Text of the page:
Pittsburghers adapt to various kinds of celebrations – CBS Pittsburgh

PITTSBURGH (KDKA) – Police and first responders in Pittsburgh were prepared for a busy Saturday night as people celebrated St. Patrick’s Day.

Security restrictions were in place and the police were in full swing. Her main focus was to make sure the bars weren’t crowded.

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It’s another celebration slowed down by the COVID-19 pandemic.

“It’s like day and night, two years ago there was standing room, people were dancing, soaking it up, and now everyone is sitting quietly and respectfully,” said Heather Rattner, her husband’s William Penn Tavern.

Bars like William Penn Tavern in Shadyside and Fatheads Sallon on the South Side are usually packed with people wearing green for St. Patrick’s Day fun, but the crowd was limited and masking and social distancing were encouraged .

That didn’t stop people from enjoying the night.

“This is our favorite bar and we wanted to stop by and have something to eat and drink,” said Hannah Clausi, a customer at William Penn Tavern.

“I just wanted to hang out with the girls for St. Patrick’s Day,” said Lena Garrett, a customer at William Penn Tavern.

“I’ve decided to come out and have a good time with my friends,” said Matthew Fediaczko, a customer at Fatheads Saloon.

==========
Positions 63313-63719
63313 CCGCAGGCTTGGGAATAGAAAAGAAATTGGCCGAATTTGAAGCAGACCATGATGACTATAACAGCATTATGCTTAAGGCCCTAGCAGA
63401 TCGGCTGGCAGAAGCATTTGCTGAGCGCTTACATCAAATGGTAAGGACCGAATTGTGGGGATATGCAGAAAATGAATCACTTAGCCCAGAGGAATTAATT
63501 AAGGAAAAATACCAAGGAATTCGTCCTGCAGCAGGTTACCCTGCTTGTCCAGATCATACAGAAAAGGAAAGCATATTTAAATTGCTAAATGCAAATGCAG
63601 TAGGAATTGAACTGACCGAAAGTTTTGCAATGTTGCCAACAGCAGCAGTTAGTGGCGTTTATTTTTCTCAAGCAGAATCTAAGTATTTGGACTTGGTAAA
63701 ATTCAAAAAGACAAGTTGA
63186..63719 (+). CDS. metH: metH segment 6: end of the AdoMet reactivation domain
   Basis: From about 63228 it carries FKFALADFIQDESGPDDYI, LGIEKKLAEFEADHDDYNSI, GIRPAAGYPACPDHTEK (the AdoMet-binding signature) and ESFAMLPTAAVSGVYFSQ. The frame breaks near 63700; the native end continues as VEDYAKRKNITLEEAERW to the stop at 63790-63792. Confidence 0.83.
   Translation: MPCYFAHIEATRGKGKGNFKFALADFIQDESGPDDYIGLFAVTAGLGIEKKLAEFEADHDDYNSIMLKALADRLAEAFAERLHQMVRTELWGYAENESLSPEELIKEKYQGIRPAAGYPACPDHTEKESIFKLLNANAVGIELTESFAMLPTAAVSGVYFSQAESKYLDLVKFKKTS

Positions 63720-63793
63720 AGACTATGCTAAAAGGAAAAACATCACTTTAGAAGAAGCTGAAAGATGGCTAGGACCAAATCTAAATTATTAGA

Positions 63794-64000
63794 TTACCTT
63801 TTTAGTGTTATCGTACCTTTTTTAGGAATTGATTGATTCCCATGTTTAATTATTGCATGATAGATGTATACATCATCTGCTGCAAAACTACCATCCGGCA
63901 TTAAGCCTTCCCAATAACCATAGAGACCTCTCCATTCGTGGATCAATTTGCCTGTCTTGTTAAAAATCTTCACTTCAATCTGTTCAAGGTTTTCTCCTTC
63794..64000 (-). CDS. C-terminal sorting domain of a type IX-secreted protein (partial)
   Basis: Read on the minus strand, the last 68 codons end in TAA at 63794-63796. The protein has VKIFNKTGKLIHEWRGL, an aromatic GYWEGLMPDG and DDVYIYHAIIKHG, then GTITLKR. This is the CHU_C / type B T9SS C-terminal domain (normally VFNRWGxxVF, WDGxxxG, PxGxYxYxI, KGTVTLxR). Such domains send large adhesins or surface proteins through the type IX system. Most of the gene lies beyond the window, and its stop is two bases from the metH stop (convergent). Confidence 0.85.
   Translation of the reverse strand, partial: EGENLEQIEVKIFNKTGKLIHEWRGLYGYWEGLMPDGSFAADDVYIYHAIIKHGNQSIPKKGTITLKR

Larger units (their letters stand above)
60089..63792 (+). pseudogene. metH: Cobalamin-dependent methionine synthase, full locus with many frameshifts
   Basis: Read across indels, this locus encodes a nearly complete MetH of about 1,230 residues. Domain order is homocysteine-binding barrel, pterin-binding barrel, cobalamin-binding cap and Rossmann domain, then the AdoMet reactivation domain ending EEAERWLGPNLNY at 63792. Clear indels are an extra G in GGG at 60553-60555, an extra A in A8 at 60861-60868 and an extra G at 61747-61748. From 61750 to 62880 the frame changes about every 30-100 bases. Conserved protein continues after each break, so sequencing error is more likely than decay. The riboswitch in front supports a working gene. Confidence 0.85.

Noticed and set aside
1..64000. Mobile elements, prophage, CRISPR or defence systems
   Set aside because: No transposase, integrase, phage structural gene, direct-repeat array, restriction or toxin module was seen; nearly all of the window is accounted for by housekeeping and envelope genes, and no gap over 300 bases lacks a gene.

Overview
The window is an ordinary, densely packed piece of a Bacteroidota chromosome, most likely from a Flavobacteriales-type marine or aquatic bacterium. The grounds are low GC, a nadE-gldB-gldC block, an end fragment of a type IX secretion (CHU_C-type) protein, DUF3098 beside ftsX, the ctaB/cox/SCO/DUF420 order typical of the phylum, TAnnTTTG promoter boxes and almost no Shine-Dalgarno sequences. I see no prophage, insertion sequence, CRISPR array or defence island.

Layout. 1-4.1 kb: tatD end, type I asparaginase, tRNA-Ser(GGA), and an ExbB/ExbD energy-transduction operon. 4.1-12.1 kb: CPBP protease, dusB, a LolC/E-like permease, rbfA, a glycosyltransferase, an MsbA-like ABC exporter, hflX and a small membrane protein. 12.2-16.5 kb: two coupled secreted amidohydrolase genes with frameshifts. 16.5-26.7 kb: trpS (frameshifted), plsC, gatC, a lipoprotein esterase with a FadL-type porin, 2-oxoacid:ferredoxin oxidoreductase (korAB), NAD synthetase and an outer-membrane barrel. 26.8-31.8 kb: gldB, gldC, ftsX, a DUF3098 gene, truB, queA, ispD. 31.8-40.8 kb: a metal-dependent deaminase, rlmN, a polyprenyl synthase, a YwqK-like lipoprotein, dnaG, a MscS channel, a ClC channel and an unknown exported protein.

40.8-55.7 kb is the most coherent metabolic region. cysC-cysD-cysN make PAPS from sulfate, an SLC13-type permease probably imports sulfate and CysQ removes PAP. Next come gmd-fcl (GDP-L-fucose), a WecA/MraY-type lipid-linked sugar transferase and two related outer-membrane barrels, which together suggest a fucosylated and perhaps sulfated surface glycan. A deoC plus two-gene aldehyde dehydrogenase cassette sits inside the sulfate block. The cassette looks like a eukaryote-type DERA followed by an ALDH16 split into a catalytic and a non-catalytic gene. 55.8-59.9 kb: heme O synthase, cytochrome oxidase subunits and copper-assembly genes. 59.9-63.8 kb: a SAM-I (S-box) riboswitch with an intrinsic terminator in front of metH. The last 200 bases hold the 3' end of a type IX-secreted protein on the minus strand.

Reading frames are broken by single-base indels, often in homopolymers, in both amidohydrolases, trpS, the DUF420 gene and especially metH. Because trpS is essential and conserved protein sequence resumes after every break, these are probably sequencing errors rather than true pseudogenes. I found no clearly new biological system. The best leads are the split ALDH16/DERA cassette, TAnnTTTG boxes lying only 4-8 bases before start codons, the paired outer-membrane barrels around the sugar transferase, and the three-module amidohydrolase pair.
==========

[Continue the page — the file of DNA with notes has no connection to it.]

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The Department of Public Safety in Pittsburgh urged people to stay safe. There were plenty of cops and a command post on Carson Street.

“We have 8 horses on duty, we have numerous motorcycle and bicycle officers, and many on foot,” said Wendell Hissrich, director of public safety for Pittsburgh.

Bars and restaurants are still 50 percent full. Fire inspectors and officials carried out occupancy checks to ensure that no bars crossed the border.

“We don’t want to take a step forward and two steps back with the pandemic. We certainly don’t want the cases to show up in town or in Allegheny County in a week or two, ”Hissrich said.

Party goers felt happy and made the most of the night.

“There’s always a little part of me that misses the crowd and everything, but I feel a lot safer,” said Caroline Heckman, a customer at William Penn Tavern.

“People are just trying to do the best they can, but they are happy to be together, I can say,” said Rattner.

Hissrich said if a bar’s capacity became a health and fire issue, authorities would close the place after a warning and take action against the owner.

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Usual enforcement measures were also in place, including laws on open containers, underage alcohol use, public poisoning, and alcohol use and driving.

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